Illinois residents may not be aware of a recent announcement that Medicare would cover the costs of annual lung cancer screening tests for program recipients between the ages of 55 and 77. In order to qualify for free testing, those recipients must have smoked a pack of cigarettes or the equivalent each day for at least 30 years. The eligible test is known as a spiral CT scan, and studies have shown that such screening has the potential to reduce the rate of lung cancer fatalities by 20 percent.
Lung cancer results in approximately 150,000 deaths in the United States annually, but some health professionals have expressed concerns about preventative testing. One physician has stated that spiral CT scans have a high risk of detecting non-cancerous growths as well as cancerous growths that are not likely to cause significant problems. False-positive results can lead to potentially harmful procedures, such as a needle biopsy of the lung, for no valid reason. In some cases, a needle biopsy can result in a collapsed lung.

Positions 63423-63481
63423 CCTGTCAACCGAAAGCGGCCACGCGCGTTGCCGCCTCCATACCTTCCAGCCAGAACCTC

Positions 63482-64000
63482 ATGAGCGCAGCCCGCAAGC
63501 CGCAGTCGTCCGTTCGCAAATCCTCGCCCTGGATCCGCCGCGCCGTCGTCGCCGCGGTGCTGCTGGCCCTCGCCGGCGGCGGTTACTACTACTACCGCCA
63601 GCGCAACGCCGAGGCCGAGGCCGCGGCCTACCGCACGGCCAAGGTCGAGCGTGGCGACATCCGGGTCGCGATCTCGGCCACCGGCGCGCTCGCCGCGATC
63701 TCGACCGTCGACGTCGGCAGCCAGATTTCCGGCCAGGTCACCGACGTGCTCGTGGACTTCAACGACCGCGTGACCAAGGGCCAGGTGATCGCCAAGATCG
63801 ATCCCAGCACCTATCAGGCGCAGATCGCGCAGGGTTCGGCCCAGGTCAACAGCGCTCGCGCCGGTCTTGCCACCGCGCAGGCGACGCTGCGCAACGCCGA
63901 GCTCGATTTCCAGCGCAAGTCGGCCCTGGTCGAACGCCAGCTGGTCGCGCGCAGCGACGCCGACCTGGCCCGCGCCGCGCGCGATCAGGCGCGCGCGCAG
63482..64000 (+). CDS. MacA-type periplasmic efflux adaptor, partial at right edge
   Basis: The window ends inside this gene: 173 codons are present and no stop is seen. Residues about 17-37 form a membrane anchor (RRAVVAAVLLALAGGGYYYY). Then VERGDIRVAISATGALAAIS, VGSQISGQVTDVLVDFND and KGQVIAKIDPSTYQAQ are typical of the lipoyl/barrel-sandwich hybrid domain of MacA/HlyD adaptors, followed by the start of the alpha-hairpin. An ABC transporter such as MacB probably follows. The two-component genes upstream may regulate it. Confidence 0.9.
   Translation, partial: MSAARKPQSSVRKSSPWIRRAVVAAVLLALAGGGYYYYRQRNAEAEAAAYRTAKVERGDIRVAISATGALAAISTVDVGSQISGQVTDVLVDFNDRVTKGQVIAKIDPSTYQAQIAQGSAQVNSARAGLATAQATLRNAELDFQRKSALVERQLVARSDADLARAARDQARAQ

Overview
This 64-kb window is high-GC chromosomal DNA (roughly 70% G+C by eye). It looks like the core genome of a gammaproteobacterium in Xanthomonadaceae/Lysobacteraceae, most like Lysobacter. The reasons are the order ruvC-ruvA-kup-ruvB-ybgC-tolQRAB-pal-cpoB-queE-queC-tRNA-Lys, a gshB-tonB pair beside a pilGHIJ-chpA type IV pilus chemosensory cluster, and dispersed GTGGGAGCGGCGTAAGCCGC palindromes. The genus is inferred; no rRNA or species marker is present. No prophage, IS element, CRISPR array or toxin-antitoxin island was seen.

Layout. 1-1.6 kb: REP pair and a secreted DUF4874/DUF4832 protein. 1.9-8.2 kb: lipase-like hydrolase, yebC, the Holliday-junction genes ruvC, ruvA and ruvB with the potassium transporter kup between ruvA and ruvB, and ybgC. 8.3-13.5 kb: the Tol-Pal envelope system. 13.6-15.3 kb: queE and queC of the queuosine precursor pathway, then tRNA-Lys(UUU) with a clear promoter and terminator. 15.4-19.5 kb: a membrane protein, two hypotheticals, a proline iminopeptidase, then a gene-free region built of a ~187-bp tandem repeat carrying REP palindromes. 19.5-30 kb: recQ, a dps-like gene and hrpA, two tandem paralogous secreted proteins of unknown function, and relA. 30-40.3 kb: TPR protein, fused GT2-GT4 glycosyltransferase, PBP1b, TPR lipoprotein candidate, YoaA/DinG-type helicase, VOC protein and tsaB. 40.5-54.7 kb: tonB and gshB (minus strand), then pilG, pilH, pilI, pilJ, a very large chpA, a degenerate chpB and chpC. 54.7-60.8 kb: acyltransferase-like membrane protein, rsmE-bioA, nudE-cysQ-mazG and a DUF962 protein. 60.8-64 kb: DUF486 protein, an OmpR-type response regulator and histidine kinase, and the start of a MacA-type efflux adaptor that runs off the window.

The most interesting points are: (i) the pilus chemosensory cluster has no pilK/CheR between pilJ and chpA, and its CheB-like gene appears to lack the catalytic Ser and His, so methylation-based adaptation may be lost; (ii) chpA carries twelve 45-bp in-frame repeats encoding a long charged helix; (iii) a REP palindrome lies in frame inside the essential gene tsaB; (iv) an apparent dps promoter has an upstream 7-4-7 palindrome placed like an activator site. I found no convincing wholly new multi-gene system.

An independent task force reviewed the 2011 study on which the 2015 Medicare coverage decision was based and concluded that the benefits of spiral CT screening outweighed the risks. Nonetheless, concerns have been raised that the conditions of the study will not replicate well in day-to-day practice. There is also the concern that many doctors will not be as diligent as the radiologists in the study in avoiding unnecessary and invasive tests.
Despite concerns about the negative effects of false-positive results, a failure to diagnose is a potentially fatal medical mistake. A missed diagnosis of lung cancer can increase the risk of death and other medical issues related to smoking. A medical malpractice lawyer might assist victims of a failure to diagnose lung cancer in seeking the compensation they are entitled to for medical expenses, lost wages and other damages.